Tuesday, February 9, 2010

#CityCenter Fails To Move Needle

The LVCVA just issued the monthly data for December, closing the books on 2009 with the asterisk-al note that they don't have the gaming totals yet. But the visitation figures are all in for the month and year, and if you're a data geek you can download the summaries as well as those dating all the way back to 2002.

If not, let me tell you what you need to know. You can click this image to see this month's report:

Unfortunately, even what looks like good news isn't so good. December was the fourth consecutive month of increased visitation over the same month in the prior year, but it also was a weaker increase -- 1.5 percent -- versus 4.3 percent in September, 3.7 percent in October and 2.7 percent in November. Also, the total number of room nights occupied actually fell 0.4 percent in December versus December 2008 after three straight months of increases.

Conclusion: The opening of CityCenter in December did little, if anything, to boost visitation. That may explain free-falling room rates at ARIA, too. Ut-oh. The January figures will tell the tale because if all that publicity and fanfare can't pique even short-term interest, MGM Mirage is in a massive vat of stinky trouble.

Meanwhile, the 2009 figures show Vegas saw 3 percent fewer visitors, finishing up at 36.5 million. That the lowest since 2003, when the city greeted 35.5 million. The big difference, however, is that today's Vegas has 148,941 hotel rooms, about 8,000 of which were added in 2009, whereas back in 2003 the city offered 130,482 rooms. So the 2003 figure represented an occupancy rate of 85 percent and the 2009 figures mean occupancy was at 81.5 percent. The average room rate on 2003 was $82.48; last year, it was $92.93.

The Las Vegas Convention and Visitors Authority tried to put a happy spin on all this by noting that the 81.5 percent occupancy was "the highest of any major destination in the U.S." and 26.4 percentage points above the overall U.S. average. Which is like Florida getting excited that they grew more oranges than North Dakota this year.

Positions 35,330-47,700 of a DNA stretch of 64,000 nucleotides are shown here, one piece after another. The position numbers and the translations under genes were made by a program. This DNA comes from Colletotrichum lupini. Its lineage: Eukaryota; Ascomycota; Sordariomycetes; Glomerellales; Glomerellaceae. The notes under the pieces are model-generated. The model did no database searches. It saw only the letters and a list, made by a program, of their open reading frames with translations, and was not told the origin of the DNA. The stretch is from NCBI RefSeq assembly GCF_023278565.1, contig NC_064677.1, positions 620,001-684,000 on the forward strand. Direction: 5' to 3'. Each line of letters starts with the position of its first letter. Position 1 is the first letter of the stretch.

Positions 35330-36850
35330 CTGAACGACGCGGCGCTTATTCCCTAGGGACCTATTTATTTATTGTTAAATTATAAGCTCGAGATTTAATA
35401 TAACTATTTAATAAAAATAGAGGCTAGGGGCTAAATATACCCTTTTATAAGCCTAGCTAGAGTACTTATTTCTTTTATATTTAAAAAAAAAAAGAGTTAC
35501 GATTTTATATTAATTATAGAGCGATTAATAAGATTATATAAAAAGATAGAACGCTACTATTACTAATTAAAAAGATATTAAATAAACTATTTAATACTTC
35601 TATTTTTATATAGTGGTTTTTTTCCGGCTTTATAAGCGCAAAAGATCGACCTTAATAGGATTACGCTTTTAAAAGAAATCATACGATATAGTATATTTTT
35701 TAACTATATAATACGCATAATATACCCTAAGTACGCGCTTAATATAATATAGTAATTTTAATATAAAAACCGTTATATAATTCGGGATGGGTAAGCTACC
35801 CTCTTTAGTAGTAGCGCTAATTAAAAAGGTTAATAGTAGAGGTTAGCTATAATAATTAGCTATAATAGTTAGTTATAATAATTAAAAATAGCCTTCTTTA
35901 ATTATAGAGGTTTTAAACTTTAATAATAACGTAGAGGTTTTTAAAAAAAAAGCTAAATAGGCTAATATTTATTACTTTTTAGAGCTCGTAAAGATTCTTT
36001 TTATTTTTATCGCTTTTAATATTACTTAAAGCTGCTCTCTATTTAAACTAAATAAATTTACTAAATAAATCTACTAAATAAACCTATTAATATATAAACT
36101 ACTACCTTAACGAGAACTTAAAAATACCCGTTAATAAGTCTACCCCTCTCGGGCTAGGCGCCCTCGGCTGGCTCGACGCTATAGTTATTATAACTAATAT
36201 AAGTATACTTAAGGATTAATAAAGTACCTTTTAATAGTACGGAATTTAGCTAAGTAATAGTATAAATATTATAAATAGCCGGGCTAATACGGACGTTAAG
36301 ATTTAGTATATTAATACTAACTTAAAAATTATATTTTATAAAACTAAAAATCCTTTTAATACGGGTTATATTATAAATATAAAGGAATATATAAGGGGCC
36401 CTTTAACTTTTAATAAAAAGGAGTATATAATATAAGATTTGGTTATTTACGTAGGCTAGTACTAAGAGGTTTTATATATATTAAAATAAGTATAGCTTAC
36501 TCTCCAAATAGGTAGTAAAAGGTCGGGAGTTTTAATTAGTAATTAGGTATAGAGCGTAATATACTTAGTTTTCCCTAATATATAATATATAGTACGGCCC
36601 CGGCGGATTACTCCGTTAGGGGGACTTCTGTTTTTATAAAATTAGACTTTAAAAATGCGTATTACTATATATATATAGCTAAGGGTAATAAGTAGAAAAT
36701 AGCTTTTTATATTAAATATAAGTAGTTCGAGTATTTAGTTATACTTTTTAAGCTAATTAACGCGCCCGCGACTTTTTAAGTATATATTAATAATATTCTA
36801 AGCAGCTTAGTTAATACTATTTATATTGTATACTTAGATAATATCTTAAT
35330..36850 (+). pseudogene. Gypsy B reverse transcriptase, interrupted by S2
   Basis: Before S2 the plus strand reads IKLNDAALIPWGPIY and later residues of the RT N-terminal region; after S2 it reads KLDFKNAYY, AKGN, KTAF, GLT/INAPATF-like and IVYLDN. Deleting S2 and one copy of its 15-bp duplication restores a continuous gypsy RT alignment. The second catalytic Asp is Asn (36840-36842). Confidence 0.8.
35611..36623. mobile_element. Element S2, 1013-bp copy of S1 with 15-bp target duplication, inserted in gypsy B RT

I won't even get into the convention data. Much too depressing. Look at it for yourself if you like, preferably somewhere far away from a sharp knife.


Michael (@jinxclev) said...

While I'm sure MGM isn't thrilled with the rates for Aria, considering it's still in the Top 5 for rates per night in a city with companies giving away rooms, alls not lost for them.

AccessVegas.com said...

So many people are saying that Las Vegas is just too sensitive about the Obama remarks (both of last year, and the latest ones). However... even if Obama's remarks were responsible for only 5% of the nearly 25% convention attendance drop, that is too much. How many companies and groups planning their 2011 conventions will hear the latest Obama remarks and shy away from Las Vegas because it might not look appropriate?

I'm worried about CityCenter. My readers email a lot of feedback and trip reports to us. So far, NOTHING on CC. Ouch. Maybe just not enough of them have been to town since it opened.

Isn't it about time that someone takes a hard look at the effectiveness of the LVCVA? They love to take all the credit in the good times, when the reality is that Vegas is promoted through a wide variety of channels and by many, many different businesses.



Just did a Hotels.Com search and found the following have higher room rates than Aria for a randomly selected weekend in Feb:

Caesars Palace
The Hotel at Mandalay
Signature at MGM Grand

That's not top 5.